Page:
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3.03  ·  Rating Details ·  60 Ratings  ·  10 Reviews
Part of the Everyman series which has been re-set with wide margins for notes and easy-to-read type. Each title includes a themed introduction by leading authorities on the subject, life-and-times chronology of the author, text summaries, annotated reading lists and selected criticism and notes.
Paperback, 448 pages
Published January 5th 1995 by Orion Publishing Group, Ltd. (first published 1816)
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Jul 18, 2015 karen rated it it was ok
this book is terrible. but it gets an extra star for its ballsiness.

you would think that something written by one of history's most jaw-droppingly melodramatic scorned lovers would at least have a little heart to it, yeah? but this is just a muddled, "self"-aggrandizing (because it's a novel, and not about her at all, right?? riiiiiight...) piece of rubbish. you have no idea the disappointment i felt just a couple of chapters into this, as i suffered through its turgid prose and wooden characte
Oh, how I longed for some coherency of plot or character to pull this together. There are intriguing pieces -- a plot to murder a ducal heir, the Irish revolution of the late 1700s, disturbing obsessive love, the fictional portrayals of Byron, Lady Melbourne, Lamb herself, and other prominent figures -- but they're only pieces, and only held my attention sporadically. Oh, well, I wasn't expecting it to be good: I just wanted it to be better.
Sherwood Smith
May 06, 2009 Sherwood Smith rated it it was amazing
Shelves: fiction, roman-a-clef
As a novel, this thing pretty much stinks. But as a roman a clef, it's great! Caro, dumped by Byron, was angry enough to pillory him--and the rest of society, too--in this novel that not only contains a couple of his dumpage letters verbatim, but features Caro as a double Mary Sue. Yes, she couldn't seem to decide which Wronged Heroine type to be, so she puts herself in as both the fainting angel of a heroine who swans beautifully to death, surrounded by anxious loved ones who have absolutely ...more
David Cain
Apr 19, 2014 David Cain rated it it was amazing
Glenarvon is a vastly underappreciated piece of literature. It does not tell a great story. It does not have a well-crafted plot. It gives us the confession of a tortured and self-centered spirit, taking revenge on life by laying bare the pains that made Lady Caroline miserable. The story appears to us as unoriginal, campy, predictable and saccharine. The accusations would be fitting, if it did not precede every novel it seems to copy by decades and centuries. In so many ways, looking past its ...more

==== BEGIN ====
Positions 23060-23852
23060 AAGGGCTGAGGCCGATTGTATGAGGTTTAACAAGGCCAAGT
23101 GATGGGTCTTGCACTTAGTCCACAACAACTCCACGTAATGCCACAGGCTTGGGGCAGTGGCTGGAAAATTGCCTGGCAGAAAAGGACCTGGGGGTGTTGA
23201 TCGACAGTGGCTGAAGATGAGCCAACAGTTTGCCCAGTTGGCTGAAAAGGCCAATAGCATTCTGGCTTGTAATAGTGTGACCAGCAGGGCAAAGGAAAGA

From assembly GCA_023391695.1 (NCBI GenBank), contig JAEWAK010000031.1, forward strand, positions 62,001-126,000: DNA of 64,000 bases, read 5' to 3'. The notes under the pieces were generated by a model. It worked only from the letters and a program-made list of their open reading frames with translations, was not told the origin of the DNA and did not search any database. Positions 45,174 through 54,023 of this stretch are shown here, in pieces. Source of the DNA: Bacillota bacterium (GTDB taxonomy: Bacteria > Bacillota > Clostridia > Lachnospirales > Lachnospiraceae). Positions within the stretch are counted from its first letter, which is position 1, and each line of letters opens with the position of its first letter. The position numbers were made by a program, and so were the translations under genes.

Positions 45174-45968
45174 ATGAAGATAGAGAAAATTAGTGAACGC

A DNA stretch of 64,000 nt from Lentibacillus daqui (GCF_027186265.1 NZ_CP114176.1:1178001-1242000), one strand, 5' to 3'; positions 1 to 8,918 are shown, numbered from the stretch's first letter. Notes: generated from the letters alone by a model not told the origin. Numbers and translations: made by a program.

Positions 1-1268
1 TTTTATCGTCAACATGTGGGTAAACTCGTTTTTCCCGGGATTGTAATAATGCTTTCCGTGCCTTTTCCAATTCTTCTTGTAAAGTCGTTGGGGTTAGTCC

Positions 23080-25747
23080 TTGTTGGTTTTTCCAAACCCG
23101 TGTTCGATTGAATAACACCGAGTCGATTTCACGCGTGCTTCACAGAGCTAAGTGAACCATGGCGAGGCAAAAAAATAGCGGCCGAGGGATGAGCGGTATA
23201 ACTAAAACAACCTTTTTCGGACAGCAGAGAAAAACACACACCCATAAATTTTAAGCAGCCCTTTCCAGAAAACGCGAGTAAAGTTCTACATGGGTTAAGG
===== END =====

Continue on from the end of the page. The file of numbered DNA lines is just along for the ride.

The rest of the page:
Feb 27, 2013 Droid rated it it was ok
Mad, bad and tedious to read.

The first volume seems to introduce at least one new character every five pages, you're lucky if the author bothers to grace any of her cardboard cast with the least physical description or slightest whiff of individuality. Initially the "story" consists of a ceaseless string of name-drops. The pages vomit forth such a streaming rabble of superfluous nonentities (nearly all of which possess alternative titles) that the plot quickly starts to drown amongst a sweeping
May 03, 2010 Surreysmum rated it did not like it
[These notes were made in 1983; I read a 1972 edition of this 1816 book:]. This is truly a tedious book. But one cannot help feeling a certain amount of slightly revolted pity for Lady C. Certainly she doesn't lack for words, but she does not seem to have been able to make up her mind exactly how to channel all the bitter feelings into a workable novel. So Byron-Glenarvon ends up being half Gothic monster and half the man she fell in love with (and almost no Byron at all, except for his looks ...more
Karen Kohoutek
Oct 10, 2013 Karen Kohoutek rated it it was amazing
This is often described as "unreadable," but I sped through it in a few days. Apparently, even the trashy novels of previous centuries were on the average better-written than the trashy novels of today. This is pretty high-quality dirt-dishing. And although Caro's roman-a-clefing is clearly biased, the fictionalized picture of Byron as someone who wanted to break social conventions himself, but expected the women in his life to stick to traditional roles that accommodated him, doesn't sound at ...more
Shani Cxx
Oct 28, 2013 Shani Cxx rated it it was ok
I didn't love this novel, which is a shame because I really wanted to; it's about Byron (very thinly disguised as Glenarvon), written by one of his ex-lovers. All I can say is, Lady Caroline Lamb really was a bit of a nutter judging by this book and I don't blame Lord Byron for trying to distance himself from her at all.
Isadora Wagner
Oct 13, 2012 Isadora Wagner rated it it was ok
An entertaining, if sometimes loosely written, fictional account of the failings of Lord Byron, man.
Harmony Williams
Aug 09, 2016 Harmony Williams rated it did not like it
The style is florid and stilted. I could not connect to or root for the characters at all. I had hoped for something better.
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The Lady Caroline Lamb was a British aristocrat and novelist, best known for her 1812 affair with Lord Byron. Her husband was the 2nd Viscount Melbourne, the Prime Minister, however, she was never the Viscountess Melbourne because she died before he succeeded to the peerage; hence, she is known to history as Lady Caroline Lamb.
More about Caroline Lamb...

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